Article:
Last week, CIPS and Hays published the 2020 Procurement Salary Guide and Insights report.
Now in its sixth year, the report surveyed more than 5100 procurement professionals with a focus on:
• In-demand skills
• Salary benchmarking
• Value of MCIPS
• The current challenges procurement faces
• Attracting top talent
The report’s Australia and New Zealand (NZ) edition reveals some interesting data on procurement salaries including:
• The average salary for a procurement professional in Australia is $141, 218.
• The average salary for a procurement professional in NZ is $123 191.
• In the past 12 months, 32% of Australia or NZ-based procurement professionals received a bonus.
• The average salary increase from 2019 for procurement professionals in Australia and NZ is 4.6% (compared with a national average of 2.2% in Australia and 2% in NZ.)
• The procurement gender pay gap is still prevalent at every level of seniority, but it has reduced significantly in the past year.
• The average pay for Advanced Professional level roles, such as Procurement Director, is $189k in Australia.
There’s no question that these figures are good news for the profession, but the survey was conducted before the outbreak of COVID-19, and a great deal has changed in the procurement sphere since then.
Is it still reasonable for procurement professionals to benchmark their salaries against these results, and use them for leverage during a pay-rise negotiation? Factory closures, shipping and border delays, soaring consumer demand and ongoing production challenges have put enormous strain and responsibility on the procurement profession in recent months. But with the economy in tatters, organizations struggling to stay afloat, and many professionals facing unemployment, tighter budgets are all but guaranteed – which means this could be the worst possible time for procurement professionals to negotiate their compensation.
Sharon Morris CIPS General Manager, Australia and New Zealand believes that amidst all the uncertainty and disruption caused by the coronavirus, the procurement profession is flourishing – and will continue to do so. “I cannot think of a time where procurement has been so vital for organisations – more so with the disruptions we have experienced in recent months,” she says.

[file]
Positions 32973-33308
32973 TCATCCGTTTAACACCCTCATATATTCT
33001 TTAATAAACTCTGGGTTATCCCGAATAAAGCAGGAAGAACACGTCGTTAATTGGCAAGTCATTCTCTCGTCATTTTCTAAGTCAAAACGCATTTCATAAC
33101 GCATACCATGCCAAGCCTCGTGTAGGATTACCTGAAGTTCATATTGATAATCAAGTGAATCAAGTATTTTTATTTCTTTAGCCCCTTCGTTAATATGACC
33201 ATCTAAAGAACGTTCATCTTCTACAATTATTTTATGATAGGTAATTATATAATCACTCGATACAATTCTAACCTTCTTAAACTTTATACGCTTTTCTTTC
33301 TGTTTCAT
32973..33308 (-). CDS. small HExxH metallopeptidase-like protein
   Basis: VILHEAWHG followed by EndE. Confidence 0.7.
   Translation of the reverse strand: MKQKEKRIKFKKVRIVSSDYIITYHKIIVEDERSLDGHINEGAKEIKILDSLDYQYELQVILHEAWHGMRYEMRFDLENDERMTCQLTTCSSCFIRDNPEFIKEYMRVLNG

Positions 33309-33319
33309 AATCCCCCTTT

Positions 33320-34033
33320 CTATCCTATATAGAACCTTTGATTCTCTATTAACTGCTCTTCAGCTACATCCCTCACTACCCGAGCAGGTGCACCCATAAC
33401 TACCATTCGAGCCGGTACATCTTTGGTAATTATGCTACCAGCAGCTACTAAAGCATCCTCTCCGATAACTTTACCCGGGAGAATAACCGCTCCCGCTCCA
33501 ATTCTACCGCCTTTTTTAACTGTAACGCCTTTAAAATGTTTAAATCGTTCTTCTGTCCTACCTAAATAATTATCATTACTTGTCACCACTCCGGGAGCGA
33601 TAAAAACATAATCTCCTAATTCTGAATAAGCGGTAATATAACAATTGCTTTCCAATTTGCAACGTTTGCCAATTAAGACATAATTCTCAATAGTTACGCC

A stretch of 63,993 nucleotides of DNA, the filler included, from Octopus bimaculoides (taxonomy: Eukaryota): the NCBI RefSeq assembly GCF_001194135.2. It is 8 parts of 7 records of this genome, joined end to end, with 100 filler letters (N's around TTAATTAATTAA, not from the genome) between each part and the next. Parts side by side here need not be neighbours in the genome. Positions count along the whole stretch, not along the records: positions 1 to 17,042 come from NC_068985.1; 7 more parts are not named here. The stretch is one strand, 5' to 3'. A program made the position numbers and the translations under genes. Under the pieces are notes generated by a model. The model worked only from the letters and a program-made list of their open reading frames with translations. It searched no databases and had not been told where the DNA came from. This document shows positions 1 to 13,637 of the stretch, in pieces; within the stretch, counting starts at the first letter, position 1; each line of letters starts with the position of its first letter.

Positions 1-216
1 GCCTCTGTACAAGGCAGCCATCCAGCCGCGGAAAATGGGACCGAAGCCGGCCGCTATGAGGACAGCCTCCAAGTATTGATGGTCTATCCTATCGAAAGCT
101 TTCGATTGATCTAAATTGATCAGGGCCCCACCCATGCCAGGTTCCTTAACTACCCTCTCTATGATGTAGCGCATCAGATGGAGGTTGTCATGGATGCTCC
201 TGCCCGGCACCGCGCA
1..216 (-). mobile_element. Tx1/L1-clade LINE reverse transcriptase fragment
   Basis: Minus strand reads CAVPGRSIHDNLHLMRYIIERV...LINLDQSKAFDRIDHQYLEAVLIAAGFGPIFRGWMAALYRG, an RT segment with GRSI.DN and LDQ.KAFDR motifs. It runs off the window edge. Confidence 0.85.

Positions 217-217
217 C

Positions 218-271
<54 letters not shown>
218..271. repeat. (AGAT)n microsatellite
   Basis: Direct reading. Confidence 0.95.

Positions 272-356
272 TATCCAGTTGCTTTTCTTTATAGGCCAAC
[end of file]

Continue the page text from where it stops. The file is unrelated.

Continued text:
“The opportunity to impact business performance and make a difference for the environment and the community is huge. With this, comes the need to further develop soft skillsets such as communication and influencing, to support greater responsibilities. And the reward – both salary and career progression – is quite enticing.”
For procurement professionals hoping to secure a pay rise soon, here are some important factors to consider.
1. Timing is everything
During an economic recession, it won’t be easy to find the perfect time to ask for a raise, but common sense prevails. Schedule time to negotiate with your manager when your achievements and contributions are most visible – perhaps upon the completion of an important project. No matter how much you feel you deserve a raise, pick the wrong moment and you could ruin your chances for months to come.
2. Negotiate via video conference
For anyone who is still working remotely, aim to have the salary negotiation discussion with your manager via video conference. This makes it easier to interpret emotions and body language, and engage in a more meaningful, productive discussion.
3. Keep track of your achievements
In an effort to keep supply chains under control, most procurement professionals have been busier than ever in recent months. Your organisation might be struggling, but that doesn’t mean your accomplishments should go unrecognised, even if you have to wait some months for that recognition. In the meantime, keep a detailed log of all the great work you’re doing – it will serve as useful evidence and discussion points when you negotiate for your raise.
4. Negotiate alternative benefits
If now is a truly terrible time for your organisation to be granting pay rises, there are other ways to improve your existing compensation package. For example, you might consider negotiating flexible working hours, regular working-from-home days, or additional annual leave.
Schedule a follow-up meeting in a few months’ time to revisit the salary negotiation discussion.
Download the full CIPS/Hays Procurement Salary Guide and Insights report here.